Roemer ended up leading Edwards 33-28, with Republican Rep. Bob Livingston a distant third with 18%. The incumbent governor then shocked his supporters when he announced that he was conceding rather than proceeding onto a runoff, a move that automatically made Roemer the governor-elect. As political journalist John Maginnis would write in his book “Cross to Bear,” though, that development likely did Roemer far more harm than good as it kept him from putting together the electoral coalition he’d need to successfully govern.

Roemer did pass a teacher pay raise and legalize riverboat gambling, but he struggled to implement more of his reform agenda though the legislature. But it was the state’s voters that dealt the “Roemer Revolution” its biggest defeat when they rejected his 1989 tax restructure plan. He also struggled after his wife left him and took their young son with her, which The Advocate’s Tyler Bridges writes sent him “into a shell for weeks.” Additionally, the governor was widely mocked when word got out about a staff retreat where his subordinates were urged to a snap rubber band around their wrist whenever they got a negative thought and say, “cancel, cancel.”

Roemer stunned the state in March of 1991 when, at a White House event with President George H.W. Bush, he announced that he was leaving the Democratic Party to become a Republican―the first party switch by a sitting governor in U.S. history. Roemer was anticipating a difficult re-election campaign that year against Edwards and Republican state Rep. David Duke, the former KKK leader who had done unexpectedly well in a U.S. Senate race the previous year, and he hoped his defection would help him shore up his right flank enough to win a second term.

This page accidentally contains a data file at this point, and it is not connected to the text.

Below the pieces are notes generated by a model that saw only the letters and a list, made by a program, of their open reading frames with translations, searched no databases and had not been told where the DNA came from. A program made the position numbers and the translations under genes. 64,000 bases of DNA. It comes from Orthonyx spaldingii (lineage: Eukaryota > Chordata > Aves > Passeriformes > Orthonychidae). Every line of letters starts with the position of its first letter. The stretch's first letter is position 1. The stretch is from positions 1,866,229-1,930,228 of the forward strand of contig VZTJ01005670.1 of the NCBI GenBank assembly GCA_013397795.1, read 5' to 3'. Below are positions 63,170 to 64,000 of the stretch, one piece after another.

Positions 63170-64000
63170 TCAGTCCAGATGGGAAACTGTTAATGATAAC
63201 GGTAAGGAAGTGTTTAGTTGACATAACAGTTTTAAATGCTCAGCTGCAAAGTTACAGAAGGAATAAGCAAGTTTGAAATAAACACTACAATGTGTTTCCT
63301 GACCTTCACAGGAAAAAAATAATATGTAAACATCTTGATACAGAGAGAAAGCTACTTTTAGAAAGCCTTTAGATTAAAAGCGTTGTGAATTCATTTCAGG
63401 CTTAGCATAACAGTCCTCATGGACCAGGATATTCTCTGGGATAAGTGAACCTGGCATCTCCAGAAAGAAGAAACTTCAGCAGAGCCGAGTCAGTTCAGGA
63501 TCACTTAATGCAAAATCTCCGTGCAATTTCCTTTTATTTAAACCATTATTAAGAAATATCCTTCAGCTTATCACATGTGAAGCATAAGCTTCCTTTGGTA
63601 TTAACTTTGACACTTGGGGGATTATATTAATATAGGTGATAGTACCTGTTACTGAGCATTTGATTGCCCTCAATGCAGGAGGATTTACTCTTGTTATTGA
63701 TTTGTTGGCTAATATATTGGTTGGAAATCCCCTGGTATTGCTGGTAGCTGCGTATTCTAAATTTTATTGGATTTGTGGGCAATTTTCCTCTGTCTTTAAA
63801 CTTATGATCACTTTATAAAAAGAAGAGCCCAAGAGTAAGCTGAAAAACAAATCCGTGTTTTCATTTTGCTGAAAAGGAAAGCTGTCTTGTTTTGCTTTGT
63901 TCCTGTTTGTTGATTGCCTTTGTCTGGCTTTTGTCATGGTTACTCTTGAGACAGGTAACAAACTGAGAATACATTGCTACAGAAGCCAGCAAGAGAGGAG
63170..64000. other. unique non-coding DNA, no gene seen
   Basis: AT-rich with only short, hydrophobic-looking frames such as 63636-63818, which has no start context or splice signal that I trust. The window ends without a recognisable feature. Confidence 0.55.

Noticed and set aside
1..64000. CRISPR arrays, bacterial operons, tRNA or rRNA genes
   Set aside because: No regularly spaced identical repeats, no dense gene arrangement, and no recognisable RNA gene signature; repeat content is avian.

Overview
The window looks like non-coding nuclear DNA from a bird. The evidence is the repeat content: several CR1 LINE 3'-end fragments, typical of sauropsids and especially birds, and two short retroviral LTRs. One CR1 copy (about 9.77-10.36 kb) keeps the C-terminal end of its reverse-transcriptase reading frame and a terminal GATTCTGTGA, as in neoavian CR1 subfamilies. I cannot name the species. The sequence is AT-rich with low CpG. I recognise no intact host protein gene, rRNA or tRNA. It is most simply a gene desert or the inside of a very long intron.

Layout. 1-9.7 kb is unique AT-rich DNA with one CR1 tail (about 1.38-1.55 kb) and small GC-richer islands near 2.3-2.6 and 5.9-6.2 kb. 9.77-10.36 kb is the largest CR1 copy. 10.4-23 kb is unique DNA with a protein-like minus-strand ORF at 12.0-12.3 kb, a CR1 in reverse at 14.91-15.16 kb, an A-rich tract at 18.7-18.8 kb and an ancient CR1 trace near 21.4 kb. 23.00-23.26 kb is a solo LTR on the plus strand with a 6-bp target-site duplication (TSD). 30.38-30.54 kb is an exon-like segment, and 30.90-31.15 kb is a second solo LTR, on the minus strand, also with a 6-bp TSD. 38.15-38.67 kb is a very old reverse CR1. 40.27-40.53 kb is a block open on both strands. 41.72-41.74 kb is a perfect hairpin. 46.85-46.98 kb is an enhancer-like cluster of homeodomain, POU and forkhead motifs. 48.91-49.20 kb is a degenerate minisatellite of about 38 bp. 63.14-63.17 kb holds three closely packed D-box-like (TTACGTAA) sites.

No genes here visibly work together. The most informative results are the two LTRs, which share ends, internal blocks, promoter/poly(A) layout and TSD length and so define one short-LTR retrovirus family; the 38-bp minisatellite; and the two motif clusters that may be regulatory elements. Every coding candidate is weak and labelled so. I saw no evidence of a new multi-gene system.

It didn’t work. He still had a terrible relationship with local GOP leaders, whom he’d infuriated after he vetoed anti-abortion bills he argued were too harsh, and they endorsed Rep. Clyde Holloway over their new recruit. Edwards ended up taking first while Duke edged Roemer out 32-27 for the second spot in a runoff. Roemer soon declared he was supporting his old foe Edwards in a contest Maginnis had already dubbed “the Race from Hell,” and the Democrat went on to decisively win.

Roemer tried to regain the post in 1995 when Edwards didn’t run again, but Louisiana GOP leaders were still far from supportive. State Sen. Mike Foster, who had joined the Republicans during the campaign, ended up consolidating party support and taking first place, while Roemer finished fourth just behind two Democrats. Roemer went on to run for president in 2012 as a supporter of campaign finance reform, an effort that got him multiple appearances on The Colbert Report but predictably attracted few votes, before he briefly tried a third-party bid.